Linux’izing your Windows PC into a dev machine – Part 1
(Hey, just finished Part 2, have a look here: https://cepa.io/2018/02/20/linuxizing-your-windows-pc-part2/)
On 30th of March 2016 hell officially froze. Microsoft, the eternal rival of the open source movement, has officially announced that form now on you can run Linux apps on Windows! Just like that.
Those of you who are in IT for years may recall a famous sentence Steve Ballmer, former CEO of Microsoft, said in 2001. He called Linux a “cancer that attaches itself in an intellectual property sense to everything it touches”.
Well, times have changed, and so have the large companies.
Yeah, but who cares about some new geeky stuff in Windows?
For those of you who are reading this and aren’t techies, let me give you some background.
Nowadays, when you create a project, build an application or a startup, you likely run it in a cloud and your customers use it either on desktops in a web browser or as an application on theirs smartphones, tablets, etc. More and more stuff is being moved to cloud and used via Internet.
Now, to build all these amazing and often useless apps you need tools, and it happened that vast majority of these tools are open source and primarily built for Linux in mind. Simply speaking, trying to build web or cloud based applications on Windows was either no go or at least a serious pain in the a** till 30th of March 2016.
From business perspective, it means that you or your employees no longer need to buy shiny yet overpriced Mac because “you need a terminal and SSH” and “ability to run MS Office”, neither you need to sacrifice lots of productivity software like Photoshop and work exclusively on Linux that doesn’t support most of it.
You can now have it all on your Windows PC and so this post is about how you can actually do it.
Having years of mileage on Linux, I’ve spent last couple of months working primarily from a Windows 10 laptop, ThinkPad T460, using Bash on Windows and can share some experience here – what works, what almost works, and what doesn’t – from a developer perspective, and I tell you, what Microsoft did is pretty awesome.
This is going to be a rather lengthy post so here is the table of contents, you can freely skip to whatever interests you the most.
- Installing Bash on Windows (WSL)
- Getting a decent terminal
- Running Linux desktop apps with X server on Windows
- Docker with WSL
- Vagrant with WSL
- Share environment between Windows and WSL
- Getting basic Linux utilities and services
- LAMP stack for PHP development
- MEAN stack for Node.js development
- Python, Django and Machine Learning
- Java and JVM ecosystem
- DevOps tools for Amazon AWS
- Things that suck
- Hot or not?
Well, you’ll need Windows, but not just any Windows but Windows 10 and precisely build 1709, the Fall Creators Update.
You can try on earlier versions like 1703 The Anniversary Update but it might not work. I’m using Windows 10 Pro 64bit build 1709 which you can get here
How can you check what Windows version are you on?
Type winver in the start menu and hit enter, a popup should appear with details about your Windows build.
Installing Bash on Windows (WSL)
Once you’re on the right Windows 10 build, you can install Bash on Windows aka Windows Subsystem for Linux.
- Run Powershell as Admin and run the following
Enable-WindowsOptionalFeature -Online -FeatureName Microsoft-Windows-Subsystem-Linux
- Go to Windows store and search for Ubuntu and install it
(commands in next sections will work on Ubuntu but won’t on other Linux distros)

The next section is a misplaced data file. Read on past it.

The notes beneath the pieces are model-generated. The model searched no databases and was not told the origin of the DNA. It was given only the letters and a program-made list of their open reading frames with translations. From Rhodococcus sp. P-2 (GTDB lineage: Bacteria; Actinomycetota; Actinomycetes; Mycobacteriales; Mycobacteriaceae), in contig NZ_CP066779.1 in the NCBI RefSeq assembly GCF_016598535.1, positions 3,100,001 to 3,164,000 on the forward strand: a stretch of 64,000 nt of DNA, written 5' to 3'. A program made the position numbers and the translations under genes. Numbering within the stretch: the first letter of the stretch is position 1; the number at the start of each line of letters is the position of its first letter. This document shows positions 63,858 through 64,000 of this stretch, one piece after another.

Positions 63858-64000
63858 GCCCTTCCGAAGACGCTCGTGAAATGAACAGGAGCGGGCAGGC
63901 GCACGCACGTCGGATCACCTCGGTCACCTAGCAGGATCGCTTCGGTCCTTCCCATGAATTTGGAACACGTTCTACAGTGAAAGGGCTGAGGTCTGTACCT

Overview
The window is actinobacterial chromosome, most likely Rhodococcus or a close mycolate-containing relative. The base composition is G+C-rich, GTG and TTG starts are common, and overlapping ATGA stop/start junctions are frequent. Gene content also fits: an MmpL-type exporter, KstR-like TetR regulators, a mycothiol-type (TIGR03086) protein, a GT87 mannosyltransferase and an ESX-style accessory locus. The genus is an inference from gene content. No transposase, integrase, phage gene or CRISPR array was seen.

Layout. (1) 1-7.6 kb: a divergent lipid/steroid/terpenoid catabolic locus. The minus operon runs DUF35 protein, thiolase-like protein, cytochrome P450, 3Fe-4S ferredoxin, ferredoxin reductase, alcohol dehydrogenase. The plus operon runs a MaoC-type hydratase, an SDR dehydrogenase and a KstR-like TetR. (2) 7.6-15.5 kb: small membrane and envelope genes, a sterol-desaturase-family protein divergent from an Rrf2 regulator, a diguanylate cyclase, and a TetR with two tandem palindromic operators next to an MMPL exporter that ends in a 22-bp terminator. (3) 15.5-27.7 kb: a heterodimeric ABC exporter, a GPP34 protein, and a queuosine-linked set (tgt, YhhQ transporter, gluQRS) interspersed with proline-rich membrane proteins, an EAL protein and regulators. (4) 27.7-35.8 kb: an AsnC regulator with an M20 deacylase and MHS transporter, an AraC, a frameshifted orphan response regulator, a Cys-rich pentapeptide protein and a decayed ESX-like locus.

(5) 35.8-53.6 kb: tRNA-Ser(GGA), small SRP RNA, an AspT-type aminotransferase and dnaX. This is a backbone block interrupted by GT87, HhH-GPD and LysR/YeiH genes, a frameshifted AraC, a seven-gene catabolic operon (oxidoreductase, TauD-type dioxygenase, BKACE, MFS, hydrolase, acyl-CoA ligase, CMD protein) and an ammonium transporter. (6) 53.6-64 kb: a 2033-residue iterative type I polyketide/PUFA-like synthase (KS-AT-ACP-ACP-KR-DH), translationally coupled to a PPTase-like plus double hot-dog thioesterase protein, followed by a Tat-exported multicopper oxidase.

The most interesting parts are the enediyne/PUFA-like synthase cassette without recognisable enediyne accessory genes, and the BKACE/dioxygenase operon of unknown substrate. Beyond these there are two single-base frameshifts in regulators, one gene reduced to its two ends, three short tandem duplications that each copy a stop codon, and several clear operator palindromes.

- Type cmd in the start menu and run bash to create your WSL Username and Password
- Start bash by typing cmd in the start menu, next bash, hit enter and next and update Linux packages by typing
sudo apt-get update
- Install screenfetch (optional) and enjoy (must have)
sudo apt install screenfetch screenfetch
Getting a decent terminal
People say there are no good terminal emulators for Windows, bulls**t!
There are! You have a bunch of options:
My personal favourite is Hyper, presented above, since it offers the most seamless and Linux-like experience from the list above. Okay, it is an Electron based app and it’s a bit sluggish but works well, scales well and looks like it’s 2018. It’s worth mentioning that the default Windows builtin cmd supports rendering of terminal applications including these written in ncurses like htop or mc.
However, you can also use a real terminal emulator from Linux, like Xfce4 Terminal app… keep reading 😉
Running Linux desktop apps with X server on Windows
Most likely, you’ll never need this, but if you really want to show off to your colleagues at work or wherever, here it goes.
First, how does Linux desktop work?
Long story short, displaying a graphical interface on Linux is based on a networking protocol called the X. There is the X server and X clients. The X client is any application that connects to the X server to display a window, a button, an image, etc… Because it is based on a network protocol it means your app can run on one computer and be displayed on a monitor connected to another computer, and that’s precisely what we’re gonna do now 😉
Second, get yourself an X server.
There are a few options for Windows:
Let’s use the first one, VcXsrv, as it is the least hassle. You can download it here and simply install it on your Windows box just like any other program.
Once installed simply run it, a small icon in your taskbar with an ugly X letter should appear, that’s all.
Third, tell your WSL where the X server is.
Linux apps use environmental variable DISPLAY to connect to the so called active X session, the simplest way to use it is to set DISPLAY=:0 which means the X server runs on the local computer, type this in bash:
You can also do this to get this variable loaded everytime you start bash.
echo "export DISPLAY=:0" >> ~/.bashrc